In 鄧錦祥 v 鄭鄧錦容 , CACV 370/2019, the Hong Kong Court of Appeal exercised its discretion to dismiss the Respondent’s late application for security for costs and reminded litigants and their legal representatives of their duty to proceed promptly with making interlocutory applications in an appeal, as delay in making such applications can be a ground for the court to dismiss them, especially where a hearing date for the appeal has already been fixed. The Court of Appeal referred to Practice Direction 4.1 paragraph 33, which specifies that “interlocutory applications should be made promptly after an appeal has been brought” and confirmed that the Court has a discretion under common law to dismiss late applications solely on the ground of delay.
Here, the Applicant brought an appeal against the lower Court’s decision dated 16 July 2019. The Applicant filed and served the Notice of Appeal on 9 August 2019. The parties then proceeded to prepare the appeal bundles and the appeal was fixed to be heard on 13 May 2020. By late December 2019, the Applicant had already done most of the preparation work for the appeal. The Court of Appeal specifically noted that during the course of the parties’ communications about the estimated length of appeal and potential hearing dates, there had been no indication by the Respondent about an intended application for security for costs and it was only raised in a letter dated 7 January 2020. The Respondent’s application for security for costs was eventually made on 20 January 2020.
In exercising its discretion to dismiss the Respondent’s application for security for costs, the Court of Appeal considered the timing of the application important, as the Applicant had already incurred substantial time and costs preparing the appeal, which could have been avoided, if the application had been made earlier. Furthermore, allowing the late application would lead to the re-fixing of the appeal hearing date.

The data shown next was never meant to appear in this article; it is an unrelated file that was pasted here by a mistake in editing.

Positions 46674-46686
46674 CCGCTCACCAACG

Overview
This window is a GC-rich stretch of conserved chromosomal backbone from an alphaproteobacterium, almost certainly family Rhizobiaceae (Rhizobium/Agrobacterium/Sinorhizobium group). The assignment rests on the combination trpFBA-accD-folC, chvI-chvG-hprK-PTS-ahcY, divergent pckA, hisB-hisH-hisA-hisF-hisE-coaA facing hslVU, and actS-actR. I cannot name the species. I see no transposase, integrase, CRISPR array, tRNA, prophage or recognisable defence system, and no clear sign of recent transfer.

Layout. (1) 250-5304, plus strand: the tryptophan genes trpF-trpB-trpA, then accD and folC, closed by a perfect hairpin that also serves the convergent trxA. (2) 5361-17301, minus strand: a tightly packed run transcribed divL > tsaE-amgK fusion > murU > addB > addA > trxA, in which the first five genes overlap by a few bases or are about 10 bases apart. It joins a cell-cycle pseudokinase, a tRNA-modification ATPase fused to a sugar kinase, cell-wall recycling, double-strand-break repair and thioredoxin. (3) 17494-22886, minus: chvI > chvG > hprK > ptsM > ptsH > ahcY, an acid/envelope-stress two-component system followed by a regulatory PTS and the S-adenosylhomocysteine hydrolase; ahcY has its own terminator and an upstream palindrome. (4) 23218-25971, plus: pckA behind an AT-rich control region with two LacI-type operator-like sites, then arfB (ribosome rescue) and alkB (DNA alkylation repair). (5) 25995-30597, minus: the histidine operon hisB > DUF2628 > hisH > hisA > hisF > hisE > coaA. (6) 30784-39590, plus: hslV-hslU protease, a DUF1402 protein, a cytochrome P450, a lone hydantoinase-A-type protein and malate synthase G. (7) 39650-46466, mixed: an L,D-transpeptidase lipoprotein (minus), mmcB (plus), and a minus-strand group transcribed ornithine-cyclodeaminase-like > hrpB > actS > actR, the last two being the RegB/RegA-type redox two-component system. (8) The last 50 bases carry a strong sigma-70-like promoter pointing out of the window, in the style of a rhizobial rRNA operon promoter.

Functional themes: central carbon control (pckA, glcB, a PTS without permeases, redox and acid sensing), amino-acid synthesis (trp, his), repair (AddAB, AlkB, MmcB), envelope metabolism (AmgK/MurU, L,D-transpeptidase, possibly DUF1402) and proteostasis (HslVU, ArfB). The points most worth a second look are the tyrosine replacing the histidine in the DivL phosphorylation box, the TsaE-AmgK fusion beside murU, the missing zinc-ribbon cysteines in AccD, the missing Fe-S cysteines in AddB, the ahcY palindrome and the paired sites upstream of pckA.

The Court of Appeal also commented that the Respondent’s solicitors should at the very least have alerted the Registrar about the intended interlocutory application when liaising with him to fix the hearing date for the appeal, and had failed to give an explanation for such “glaring omission”. Solicitors and litigants, the Court of Appeal said, owe a duty to the Court to provide information about outstanding and intended interlocutory applications when making applications to fix a date for an appeal or when asked to comment on such applications. The Registrar of Appeals, will be more robust, the Court of Appeal said, in procuring such information from the parties for effective case management of civil appeals and parties are obliged under Order 1A Rule 3 of the Rules of High Court to assist the court in such case management exercise.
Whilst the Court acknowledged that the time for filing evidence in respect of the interlocutory application had been prolonged due to the General Adjourned Period (GAP) of the Court occasioned by COVID-19, the Court did not accept this as a valid justification for the late application.
The Court of Appeal said that as general guidance, it is advisable for all interlocutory applications to be made (and preferably determined) before an application is made to a fix a date for an appeal. The robust attitude adopted by the Court of Appeal in this case is expected to be followed at all levels of Courts, particularly as the Courts and Registries are gradually resuming business and processing more matters than ever due to the backlog of pending proceedings due to the GAP.